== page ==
Welcome to the first of my 7 Pillars of Betting Wisdom. And our first Pillar is, inevitably, Value.
I intend to add a new Pillar every few days throughout July. By the time I have produced all seven, you will have a complete blueprint for sports trading. The only remaining issue will be whether or not you are serious about taking the decisive steps needed to achieve success. Later Pillars will include specific actions you can take to make more money from sports trading, including free techniques.
So we begin…
And yet…. we must begin down here, at sea level, when I know you are yearning for the distant peaks of profit!
We will get there!! We are just not ready to board that particular train just yet! So PLEASE – bear with me in Pillars 1 and 2, and we will start looking at money-making techniques in Pillar 3!
So… we begin again…!….
And to paraphrase Jane Austen, it is a truth universally acknowledged that a successful bettor must have a Betfair account. (Well, I’m sure it was something like that. )
And yet I wonder…..
Many bettors will spend forever making the right selection, maybe evaluating the chances of every horse in a race, or studying the form stats for the two teams in a football match, then take whatever odds are available on their selection at the moment they place their bet.
Typically, nowadays, these odds will simply be the current best available Betfair price, or just possibly Betfair SP, for our hopeful punter will be able to comfort him or herself that, on average, Betfair offers better value than the bookies.
We will look at the question of Betfair’s value offering shortly, but for now, realise this. The difference between consistently taking, say, 7-1 instead of 6-1, isn’t just significant; it’s enormous.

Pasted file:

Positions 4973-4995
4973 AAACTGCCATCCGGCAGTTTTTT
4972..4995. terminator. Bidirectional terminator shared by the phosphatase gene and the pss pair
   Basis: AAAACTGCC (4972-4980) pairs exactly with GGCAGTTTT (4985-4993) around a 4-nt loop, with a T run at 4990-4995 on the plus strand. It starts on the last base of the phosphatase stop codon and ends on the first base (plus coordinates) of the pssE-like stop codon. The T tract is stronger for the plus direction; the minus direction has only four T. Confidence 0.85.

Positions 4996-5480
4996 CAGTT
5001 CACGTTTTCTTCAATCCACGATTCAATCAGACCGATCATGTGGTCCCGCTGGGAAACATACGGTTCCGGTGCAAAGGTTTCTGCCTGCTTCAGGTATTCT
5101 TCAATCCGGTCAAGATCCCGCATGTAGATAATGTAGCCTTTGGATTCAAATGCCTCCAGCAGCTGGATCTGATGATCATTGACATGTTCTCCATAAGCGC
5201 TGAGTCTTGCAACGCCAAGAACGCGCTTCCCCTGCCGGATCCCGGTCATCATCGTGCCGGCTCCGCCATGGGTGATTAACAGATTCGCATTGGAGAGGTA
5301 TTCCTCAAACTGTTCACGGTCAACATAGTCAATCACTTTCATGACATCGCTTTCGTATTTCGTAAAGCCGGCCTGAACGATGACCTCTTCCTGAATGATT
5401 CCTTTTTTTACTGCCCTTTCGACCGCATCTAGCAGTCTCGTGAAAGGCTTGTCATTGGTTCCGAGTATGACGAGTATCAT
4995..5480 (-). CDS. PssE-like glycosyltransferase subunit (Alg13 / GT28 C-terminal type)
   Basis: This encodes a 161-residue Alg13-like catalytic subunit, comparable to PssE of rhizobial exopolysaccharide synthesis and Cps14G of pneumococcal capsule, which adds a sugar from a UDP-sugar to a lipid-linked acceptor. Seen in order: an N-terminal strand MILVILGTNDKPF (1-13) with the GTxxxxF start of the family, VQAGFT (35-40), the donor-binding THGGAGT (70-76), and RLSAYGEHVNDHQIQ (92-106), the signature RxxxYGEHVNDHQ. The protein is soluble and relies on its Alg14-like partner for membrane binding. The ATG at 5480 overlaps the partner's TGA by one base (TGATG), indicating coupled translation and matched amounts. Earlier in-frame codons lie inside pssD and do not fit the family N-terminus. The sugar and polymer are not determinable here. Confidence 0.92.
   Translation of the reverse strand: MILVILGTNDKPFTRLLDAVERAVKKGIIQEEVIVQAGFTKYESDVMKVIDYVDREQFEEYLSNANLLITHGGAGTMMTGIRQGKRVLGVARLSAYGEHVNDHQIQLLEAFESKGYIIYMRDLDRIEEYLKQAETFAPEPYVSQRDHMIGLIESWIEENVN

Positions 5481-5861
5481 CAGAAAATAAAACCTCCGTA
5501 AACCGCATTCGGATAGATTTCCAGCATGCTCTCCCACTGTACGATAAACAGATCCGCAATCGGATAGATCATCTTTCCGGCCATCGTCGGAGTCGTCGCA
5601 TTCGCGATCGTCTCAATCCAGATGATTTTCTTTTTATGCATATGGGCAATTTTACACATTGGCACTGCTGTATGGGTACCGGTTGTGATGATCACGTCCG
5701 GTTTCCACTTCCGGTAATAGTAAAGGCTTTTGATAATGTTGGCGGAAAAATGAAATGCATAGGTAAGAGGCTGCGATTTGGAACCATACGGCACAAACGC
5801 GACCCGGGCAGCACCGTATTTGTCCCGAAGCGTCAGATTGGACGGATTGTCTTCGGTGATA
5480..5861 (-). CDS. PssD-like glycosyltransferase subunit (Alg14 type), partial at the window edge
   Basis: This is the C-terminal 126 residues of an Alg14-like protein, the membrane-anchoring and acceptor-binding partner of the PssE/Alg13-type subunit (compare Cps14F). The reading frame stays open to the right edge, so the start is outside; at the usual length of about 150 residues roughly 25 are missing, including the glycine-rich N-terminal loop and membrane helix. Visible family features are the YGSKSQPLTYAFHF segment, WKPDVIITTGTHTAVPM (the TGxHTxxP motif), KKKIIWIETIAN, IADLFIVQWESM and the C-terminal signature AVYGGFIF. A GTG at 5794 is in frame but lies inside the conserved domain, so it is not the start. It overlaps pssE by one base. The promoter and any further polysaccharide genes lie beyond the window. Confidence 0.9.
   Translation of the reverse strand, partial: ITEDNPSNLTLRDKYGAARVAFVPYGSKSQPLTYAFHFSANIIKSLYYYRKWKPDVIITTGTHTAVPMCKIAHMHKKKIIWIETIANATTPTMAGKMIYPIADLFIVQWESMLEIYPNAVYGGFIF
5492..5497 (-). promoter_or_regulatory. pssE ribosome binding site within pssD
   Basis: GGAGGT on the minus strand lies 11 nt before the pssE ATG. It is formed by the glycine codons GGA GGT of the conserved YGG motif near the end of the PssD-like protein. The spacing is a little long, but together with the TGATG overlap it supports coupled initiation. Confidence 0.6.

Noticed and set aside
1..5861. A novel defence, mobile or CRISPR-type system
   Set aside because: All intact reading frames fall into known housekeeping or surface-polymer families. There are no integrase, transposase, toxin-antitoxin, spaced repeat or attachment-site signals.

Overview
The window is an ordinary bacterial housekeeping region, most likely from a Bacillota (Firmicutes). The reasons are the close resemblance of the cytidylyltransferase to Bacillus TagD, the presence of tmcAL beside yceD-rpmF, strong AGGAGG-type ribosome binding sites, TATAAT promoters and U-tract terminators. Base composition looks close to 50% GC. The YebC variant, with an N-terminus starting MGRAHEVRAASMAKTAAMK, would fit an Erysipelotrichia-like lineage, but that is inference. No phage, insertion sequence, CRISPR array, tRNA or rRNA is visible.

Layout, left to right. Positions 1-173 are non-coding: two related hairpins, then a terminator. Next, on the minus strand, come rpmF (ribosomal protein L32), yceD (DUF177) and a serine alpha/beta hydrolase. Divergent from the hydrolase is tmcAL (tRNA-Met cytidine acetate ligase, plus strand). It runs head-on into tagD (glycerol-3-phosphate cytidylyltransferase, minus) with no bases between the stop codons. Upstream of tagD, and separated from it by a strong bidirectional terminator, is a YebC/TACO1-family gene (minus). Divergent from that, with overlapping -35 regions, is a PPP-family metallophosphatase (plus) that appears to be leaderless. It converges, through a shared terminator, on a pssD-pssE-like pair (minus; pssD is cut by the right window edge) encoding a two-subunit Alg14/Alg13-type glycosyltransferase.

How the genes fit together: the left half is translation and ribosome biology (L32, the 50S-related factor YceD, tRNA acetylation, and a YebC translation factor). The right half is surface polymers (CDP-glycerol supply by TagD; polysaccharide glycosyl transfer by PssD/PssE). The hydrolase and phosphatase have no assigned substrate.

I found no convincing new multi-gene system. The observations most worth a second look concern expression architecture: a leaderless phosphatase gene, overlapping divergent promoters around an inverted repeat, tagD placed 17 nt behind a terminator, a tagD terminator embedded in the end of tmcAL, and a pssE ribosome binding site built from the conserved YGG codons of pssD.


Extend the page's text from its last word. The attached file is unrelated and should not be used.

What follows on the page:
It’s the kind of difference that makes book-making a worthwhile industry.
And the more experienced I get, the more I realise that good pricing is probably more important than inspired selection.
Make no mistake… An amateur bettor talks about picking winners; but an experienced bettor settles for buying good value risk. It’s a completely different approach.
If all this sounds crazy, consider: bookmakers don’t pick winners, they merely price risk. And they’ve been in this game a lot longer than you. Picking winners is too difficult, so they don’t bother doing it. Instead, they offer you a price, and let you live with the selection risk. And as long as they get their pricing right overall, their winners will more than compensate for their losers.
But there are two particular reasons why beginners should obsess about price.
1. Price is more important for novices than for successful punters.
Consider an experienced bettor who places eight £20 bets at 6-1, and a further eight at 7-1. In each sequence, suppose he secures two winners. In the first run, he therefore makes a net profit of £120; and in the second £160. Not very different, you might think, and our successful punter would no doubt be pretty content with both runs, though the second sequence still produces an additional 33% profit.
Now consider a novice punter who also has two runs of 8 bets, again at 6-1 first time, and 7-1 the second. But he can only manage one winner in each sequence. The 6-1 sequence therefore yields a loss of £20, whereas the 7-1 run breaks even.
Thus, the novice is a loser in the 6-1 sequence, but feels content he has broken even the second time around. The difference, in percentage terms, is not marginal, as with our experienced guy, but technically infinite – for such is the result when you divide 20 by 0. Thus pricing, for beginners, very often makes all the difference between success and failure.
But this isn’t all. The biggest difference may be in the way our novice feels.
I shall have a lot to say about emotion in my second Pillar, but for now, I merely note that, although long, losing sequences are difficult to bear, accumulated net losses are harder, because you feel a fool. And as we shall see, managing emotion is as important as managing money when you’re learning to bet.
2. There is an immense compounding effect from both good and bad pricing.